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Immigration Considerations When Filing For Divorce

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Thinking about divorce can be difficult for some people, even when there are no immigration issues to be considered. Spouses who are in difficult marriages can struggle with the decision to file for divorce if they have a pending application to immigrate to the United States. A spouse who has a pending application for permanent residency or for citizenship may have a fear that a divorce would negatively interfere with the application.

Generally, a person who is admitted into the United States as a spouse of a United States citizen or permanent resident may get permanent resident status. If the relationship is less than two years old, the permanent resident status is conditional. If the couple gets divorced before the conditional status is changed to a permanent status, the divorce may affect the immigrating spouse’s chances of becoming a permanent resident or citizen.

A conditional permanent resident must apply to remove the conditions on his permanent residency jointly with the sponsoring spouse. If the couple is separated or divorced, the spouse seeking permanent residency can file an application alone and seek a waiver if he or she will face undue hardship from being deported, or if the spouse was in an abusive marriage.

If a spouse is already a permanent resident when the divorce is finalized, the divorce may not affect the person’s chances of becoming citizen. However, the divorce could affect the length of time it takes to get citizenship. A permanent resident who is married to a United States citizen can usually apply for citizenship within a shorter time than most other permanent residents.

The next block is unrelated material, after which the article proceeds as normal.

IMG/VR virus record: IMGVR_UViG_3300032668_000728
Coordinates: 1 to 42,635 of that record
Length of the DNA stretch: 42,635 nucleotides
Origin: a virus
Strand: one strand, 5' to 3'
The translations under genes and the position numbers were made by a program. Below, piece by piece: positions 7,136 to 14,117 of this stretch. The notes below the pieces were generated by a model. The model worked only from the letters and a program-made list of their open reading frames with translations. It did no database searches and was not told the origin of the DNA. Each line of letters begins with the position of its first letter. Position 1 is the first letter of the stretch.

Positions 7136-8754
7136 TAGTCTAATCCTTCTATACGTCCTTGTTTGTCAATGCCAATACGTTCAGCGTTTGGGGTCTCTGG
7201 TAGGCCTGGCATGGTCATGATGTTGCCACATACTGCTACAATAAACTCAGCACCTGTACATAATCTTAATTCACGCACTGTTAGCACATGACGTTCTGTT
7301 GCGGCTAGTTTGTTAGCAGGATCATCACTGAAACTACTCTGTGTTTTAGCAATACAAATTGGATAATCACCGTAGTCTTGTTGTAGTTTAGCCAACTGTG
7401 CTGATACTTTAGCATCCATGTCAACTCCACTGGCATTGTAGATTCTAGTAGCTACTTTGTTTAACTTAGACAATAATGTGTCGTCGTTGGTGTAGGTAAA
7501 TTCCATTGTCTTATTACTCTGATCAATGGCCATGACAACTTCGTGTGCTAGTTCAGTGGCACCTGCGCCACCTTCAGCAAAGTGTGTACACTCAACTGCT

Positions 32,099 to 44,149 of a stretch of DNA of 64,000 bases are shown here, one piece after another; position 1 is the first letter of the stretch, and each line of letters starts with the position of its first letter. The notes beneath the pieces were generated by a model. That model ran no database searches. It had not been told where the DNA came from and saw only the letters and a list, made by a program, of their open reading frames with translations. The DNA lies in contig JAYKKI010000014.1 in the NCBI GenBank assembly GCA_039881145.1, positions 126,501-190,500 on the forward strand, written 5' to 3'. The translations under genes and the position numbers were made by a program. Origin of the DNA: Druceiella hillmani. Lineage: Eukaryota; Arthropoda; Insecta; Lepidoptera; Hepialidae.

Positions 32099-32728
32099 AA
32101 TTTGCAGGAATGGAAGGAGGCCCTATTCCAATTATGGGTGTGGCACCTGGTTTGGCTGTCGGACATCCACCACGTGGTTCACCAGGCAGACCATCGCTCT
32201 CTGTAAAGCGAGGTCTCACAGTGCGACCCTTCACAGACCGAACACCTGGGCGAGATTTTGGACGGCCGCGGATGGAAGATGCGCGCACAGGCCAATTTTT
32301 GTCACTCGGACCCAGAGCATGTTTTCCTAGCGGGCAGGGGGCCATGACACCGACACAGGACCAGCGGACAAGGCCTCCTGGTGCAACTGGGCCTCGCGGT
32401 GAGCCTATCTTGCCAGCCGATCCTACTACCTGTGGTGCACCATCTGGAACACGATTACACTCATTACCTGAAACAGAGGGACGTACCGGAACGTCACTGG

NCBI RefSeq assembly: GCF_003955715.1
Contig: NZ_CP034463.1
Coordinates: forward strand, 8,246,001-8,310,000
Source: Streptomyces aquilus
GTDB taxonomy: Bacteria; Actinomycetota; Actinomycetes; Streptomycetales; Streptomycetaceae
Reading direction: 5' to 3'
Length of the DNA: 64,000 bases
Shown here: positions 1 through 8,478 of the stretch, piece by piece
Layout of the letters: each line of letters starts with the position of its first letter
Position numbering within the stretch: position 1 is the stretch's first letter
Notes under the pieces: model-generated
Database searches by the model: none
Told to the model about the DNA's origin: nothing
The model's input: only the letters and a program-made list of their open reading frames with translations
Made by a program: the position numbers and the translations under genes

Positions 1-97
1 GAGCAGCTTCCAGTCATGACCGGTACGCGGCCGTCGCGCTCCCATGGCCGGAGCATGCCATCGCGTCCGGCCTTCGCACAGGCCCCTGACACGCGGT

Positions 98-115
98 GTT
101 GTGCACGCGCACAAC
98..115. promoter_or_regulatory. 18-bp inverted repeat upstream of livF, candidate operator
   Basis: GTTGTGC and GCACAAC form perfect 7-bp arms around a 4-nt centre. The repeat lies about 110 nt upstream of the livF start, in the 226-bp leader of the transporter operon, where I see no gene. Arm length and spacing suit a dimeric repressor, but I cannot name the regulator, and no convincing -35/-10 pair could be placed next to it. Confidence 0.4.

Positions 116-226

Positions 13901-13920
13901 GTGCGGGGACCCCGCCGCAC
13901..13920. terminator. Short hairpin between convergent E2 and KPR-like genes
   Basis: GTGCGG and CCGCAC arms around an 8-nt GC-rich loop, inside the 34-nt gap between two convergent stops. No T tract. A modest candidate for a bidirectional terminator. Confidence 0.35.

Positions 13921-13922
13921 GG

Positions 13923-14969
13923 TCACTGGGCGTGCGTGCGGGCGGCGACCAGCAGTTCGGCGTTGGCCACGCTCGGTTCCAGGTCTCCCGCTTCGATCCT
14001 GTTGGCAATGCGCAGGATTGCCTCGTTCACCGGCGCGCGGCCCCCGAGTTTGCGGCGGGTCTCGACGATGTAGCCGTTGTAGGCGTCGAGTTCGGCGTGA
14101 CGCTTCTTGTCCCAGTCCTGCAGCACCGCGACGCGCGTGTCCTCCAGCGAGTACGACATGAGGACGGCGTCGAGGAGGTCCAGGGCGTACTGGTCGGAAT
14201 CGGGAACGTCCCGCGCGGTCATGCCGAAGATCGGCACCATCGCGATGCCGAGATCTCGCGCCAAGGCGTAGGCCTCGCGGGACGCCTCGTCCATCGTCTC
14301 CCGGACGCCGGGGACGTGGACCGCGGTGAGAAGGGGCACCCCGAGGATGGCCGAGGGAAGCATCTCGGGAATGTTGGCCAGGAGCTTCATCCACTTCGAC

The fact that one spouse is not a U.S. citizen does not affect the spouses’ ability to seek a divorce in Pennsylvania. As long as the spouse filing for divorce satisfies the residency requirement in Pennsylvania, he or she can file for divorce in Pennsylvania, even if the couple were married in another state or country. For a spouse to file for divorce in Pennsylvania, at least one of the spouses must have resided in the state at least six months before the filing.

A divorce can take months or even years to be completed and a final order entered by the court. At a minimum, a Pennsylvania divorce can last three months. The spouses are not required to stay in Pennsylvania after the initial divorce petition is filed. However, moving away can make going to trial and otherwise handling the divorce more difficult. If the divorce is uncontested and there are no child related issues, then a spouse may choose to move with fewer consequences.

Contact Us to Speak to a Family Law Attorney

Immigration issues, even in the context of a divorce are best discussed with an experienced immigration attorney. For specific issues regarding the divorce, issues of child custody and support, and property division, it is important to speak to an experienced family law attorney. For more information on filing for divorce and the process itself, contact an experienced divorce attorney at the Media, Pennsylvania law firm Barbara Flum Stein & Associates serving Delaware County in all family law matters.

Resource:

uscis.gov/green-card/after-green-card-granted/conditional-permanent-residence/remove-conditions-permanent-residence-based-marriage

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